Wireframes 4.0

A few major evolution’s occurred in this iteration and all of them can be seen in the single slide below. I moved the status information to the right to reflect many popular websites, like Amazon, with the classes added listed under FALL 2012 and a calendar of the schedule   updating in the box. I minimalized and moved the profile picture to reflect sites like Facebook, and removed unnecessary personal information to decrease clutter. I changed the navigation to one that uses words to allow the user to know where they’ve been. The text in the body was described as shouting by more than one think-aloud tester, and was changed to be less loud. And finally, I began to explore making more visual buttons for classes.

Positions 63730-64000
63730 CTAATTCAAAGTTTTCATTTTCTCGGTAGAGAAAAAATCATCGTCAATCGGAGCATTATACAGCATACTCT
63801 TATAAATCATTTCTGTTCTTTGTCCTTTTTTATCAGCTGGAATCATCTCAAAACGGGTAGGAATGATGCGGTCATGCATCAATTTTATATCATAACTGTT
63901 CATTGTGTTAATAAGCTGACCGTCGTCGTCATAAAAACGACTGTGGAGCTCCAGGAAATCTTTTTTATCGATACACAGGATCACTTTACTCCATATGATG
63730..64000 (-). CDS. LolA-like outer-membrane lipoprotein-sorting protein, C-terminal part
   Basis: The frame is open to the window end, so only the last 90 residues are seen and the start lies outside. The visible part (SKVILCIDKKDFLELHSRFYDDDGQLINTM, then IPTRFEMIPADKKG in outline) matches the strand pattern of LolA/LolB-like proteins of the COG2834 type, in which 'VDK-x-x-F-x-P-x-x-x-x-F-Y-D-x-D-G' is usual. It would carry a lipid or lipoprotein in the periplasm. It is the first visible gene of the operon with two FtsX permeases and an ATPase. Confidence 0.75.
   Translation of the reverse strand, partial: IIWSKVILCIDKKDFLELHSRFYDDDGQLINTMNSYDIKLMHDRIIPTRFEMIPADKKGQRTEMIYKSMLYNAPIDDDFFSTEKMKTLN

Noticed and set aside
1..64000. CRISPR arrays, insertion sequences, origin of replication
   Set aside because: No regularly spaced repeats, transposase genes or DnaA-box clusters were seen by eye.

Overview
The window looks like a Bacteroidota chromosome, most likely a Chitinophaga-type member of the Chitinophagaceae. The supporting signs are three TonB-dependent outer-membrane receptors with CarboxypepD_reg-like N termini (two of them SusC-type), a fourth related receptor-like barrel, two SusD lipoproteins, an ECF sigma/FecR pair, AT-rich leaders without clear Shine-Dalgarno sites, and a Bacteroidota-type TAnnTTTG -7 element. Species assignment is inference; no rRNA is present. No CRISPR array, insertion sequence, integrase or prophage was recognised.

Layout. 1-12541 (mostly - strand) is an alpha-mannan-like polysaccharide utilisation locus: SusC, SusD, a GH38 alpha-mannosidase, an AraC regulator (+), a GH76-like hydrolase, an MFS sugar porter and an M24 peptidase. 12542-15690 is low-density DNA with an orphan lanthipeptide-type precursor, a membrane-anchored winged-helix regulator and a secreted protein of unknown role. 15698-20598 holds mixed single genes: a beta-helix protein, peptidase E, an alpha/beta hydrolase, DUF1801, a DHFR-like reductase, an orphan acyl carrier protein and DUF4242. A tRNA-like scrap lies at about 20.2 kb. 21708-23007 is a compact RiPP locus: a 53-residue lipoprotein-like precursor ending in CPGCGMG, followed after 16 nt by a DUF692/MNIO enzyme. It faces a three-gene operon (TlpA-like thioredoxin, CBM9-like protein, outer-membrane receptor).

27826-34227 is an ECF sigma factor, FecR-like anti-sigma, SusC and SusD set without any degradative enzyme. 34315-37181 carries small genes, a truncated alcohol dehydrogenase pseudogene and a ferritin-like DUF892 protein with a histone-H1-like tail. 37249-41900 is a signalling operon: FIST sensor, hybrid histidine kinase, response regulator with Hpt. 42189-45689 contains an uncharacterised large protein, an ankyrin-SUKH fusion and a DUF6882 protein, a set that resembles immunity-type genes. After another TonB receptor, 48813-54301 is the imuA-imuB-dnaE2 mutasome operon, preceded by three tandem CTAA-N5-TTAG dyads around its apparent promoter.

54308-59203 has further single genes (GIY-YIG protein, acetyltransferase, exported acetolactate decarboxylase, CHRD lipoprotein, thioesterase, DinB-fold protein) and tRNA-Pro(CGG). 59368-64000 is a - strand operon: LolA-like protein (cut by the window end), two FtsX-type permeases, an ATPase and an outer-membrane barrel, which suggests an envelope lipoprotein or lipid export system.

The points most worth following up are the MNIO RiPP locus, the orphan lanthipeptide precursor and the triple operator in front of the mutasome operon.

Wireframes 3.0

For my third presentation of wire frames I thought through the entire navigation of the website in greater detail. Even still, there are a few easily noticed dead ends that were not revealed to me until the forth “think aloud” that I did with an astute UT undergrad. Certain other details, such as a ‘View Syllabus” option, and an enlargeable calendar in the dashboard are additions I will make thanks to talk aloud feedback. Over all, the feedback that I received from students was quite positive. They were relieved to use a site that told them their requirements, as more than one of them was an upperclassman who was now attempting to fit extra classes they hadn’t known were required into their schedules in order to graduate on time. They all became confused at the same points, so I know what to do next, which is a happy place to be.

 

 

 

 

 

 

 

 

 

 

 

 

 

 

 

 

 

 

IDSE 202- Final Blog

Eric Boggs, Dave Gottlieb, Eli Robinson, & Callen Thompson

 Inspiration and Insights